Anise hyssop is one of those plants that keeps revealing secrets to you. What I mean by this is that I wasn’t aware that this was even “anise hyssop” after it was first planted. But if you love black licorice like I do, this plant is a real treasure; its leaves really do taste like the candy, and I found myself visiting the plant frequently for a few leaves to chew.
It is clear that this plant is loved also by bees. The flower spikes it produces are visited by bumblebees, and it’s very satisfying to watch the bees come for nourishment because obviously hyssop is generous to a fault.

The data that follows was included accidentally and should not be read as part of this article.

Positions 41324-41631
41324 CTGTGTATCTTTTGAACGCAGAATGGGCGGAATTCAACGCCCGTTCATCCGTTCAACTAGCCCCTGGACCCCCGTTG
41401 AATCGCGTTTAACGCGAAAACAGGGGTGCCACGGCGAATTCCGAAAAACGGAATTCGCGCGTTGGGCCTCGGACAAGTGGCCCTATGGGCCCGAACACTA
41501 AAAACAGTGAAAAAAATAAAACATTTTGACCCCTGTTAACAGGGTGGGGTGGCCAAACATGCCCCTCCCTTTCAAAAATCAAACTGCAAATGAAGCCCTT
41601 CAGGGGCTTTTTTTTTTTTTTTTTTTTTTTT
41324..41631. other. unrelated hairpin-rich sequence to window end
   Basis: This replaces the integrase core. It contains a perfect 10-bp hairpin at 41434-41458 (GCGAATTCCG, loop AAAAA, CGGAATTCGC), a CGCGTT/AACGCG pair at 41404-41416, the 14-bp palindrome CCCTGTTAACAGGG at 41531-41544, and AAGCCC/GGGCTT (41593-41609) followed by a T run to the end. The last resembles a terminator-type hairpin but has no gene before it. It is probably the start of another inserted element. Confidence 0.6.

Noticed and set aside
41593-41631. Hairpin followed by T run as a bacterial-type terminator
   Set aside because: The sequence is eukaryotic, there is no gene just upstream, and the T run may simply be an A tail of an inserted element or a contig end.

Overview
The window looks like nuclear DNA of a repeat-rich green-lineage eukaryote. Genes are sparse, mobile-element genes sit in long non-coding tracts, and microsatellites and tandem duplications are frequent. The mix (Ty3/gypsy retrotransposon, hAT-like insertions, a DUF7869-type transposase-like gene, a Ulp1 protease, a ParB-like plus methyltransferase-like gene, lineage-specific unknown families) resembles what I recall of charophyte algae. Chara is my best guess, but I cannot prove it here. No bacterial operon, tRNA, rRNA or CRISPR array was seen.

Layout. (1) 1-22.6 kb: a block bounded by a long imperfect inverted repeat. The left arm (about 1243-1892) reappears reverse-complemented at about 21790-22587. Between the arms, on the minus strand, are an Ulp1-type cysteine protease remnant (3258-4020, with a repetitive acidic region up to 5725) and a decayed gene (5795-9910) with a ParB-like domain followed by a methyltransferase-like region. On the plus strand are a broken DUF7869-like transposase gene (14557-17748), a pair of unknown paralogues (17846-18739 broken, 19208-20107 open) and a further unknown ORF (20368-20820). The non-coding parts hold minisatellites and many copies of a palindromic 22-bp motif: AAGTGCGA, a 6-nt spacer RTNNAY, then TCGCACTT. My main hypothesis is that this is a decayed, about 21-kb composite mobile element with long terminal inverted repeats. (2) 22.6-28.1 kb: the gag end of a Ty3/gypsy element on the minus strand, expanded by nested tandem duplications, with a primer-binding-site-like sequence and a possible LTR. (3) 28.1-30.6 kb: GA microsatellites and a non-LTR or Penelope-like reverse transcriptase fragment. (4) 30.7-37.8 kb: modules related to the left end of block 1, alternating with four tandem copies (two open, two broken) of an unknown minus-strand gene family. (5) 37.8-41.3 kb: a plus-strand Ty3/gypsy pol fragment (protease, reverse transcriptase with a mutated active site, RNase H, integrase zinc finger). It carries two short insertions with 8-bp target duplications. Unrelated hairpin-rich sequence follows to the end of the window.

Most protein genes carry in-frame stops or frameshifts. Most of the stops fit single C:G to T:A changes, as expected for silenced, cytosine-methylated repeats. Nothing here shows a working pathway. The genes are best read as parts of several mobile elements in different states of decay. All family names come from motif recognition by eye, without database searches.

The seed production of this plant offers are also something of a phenomenon. So many seeds do just a few of these plants produce we were able to sow thousands of these plants plus give away several dozens of seed packets to schools.
Since this plant is wildly prolific, it is a variety you obviously don’t want to plant in an area you don’t want it to spread. When Monika first planted this in a little postage stamp prairie area, she planted it with other competitive perennials, so it has held its own quite well.
This spring, I am especially excited to learn what other surprises this plant has in store.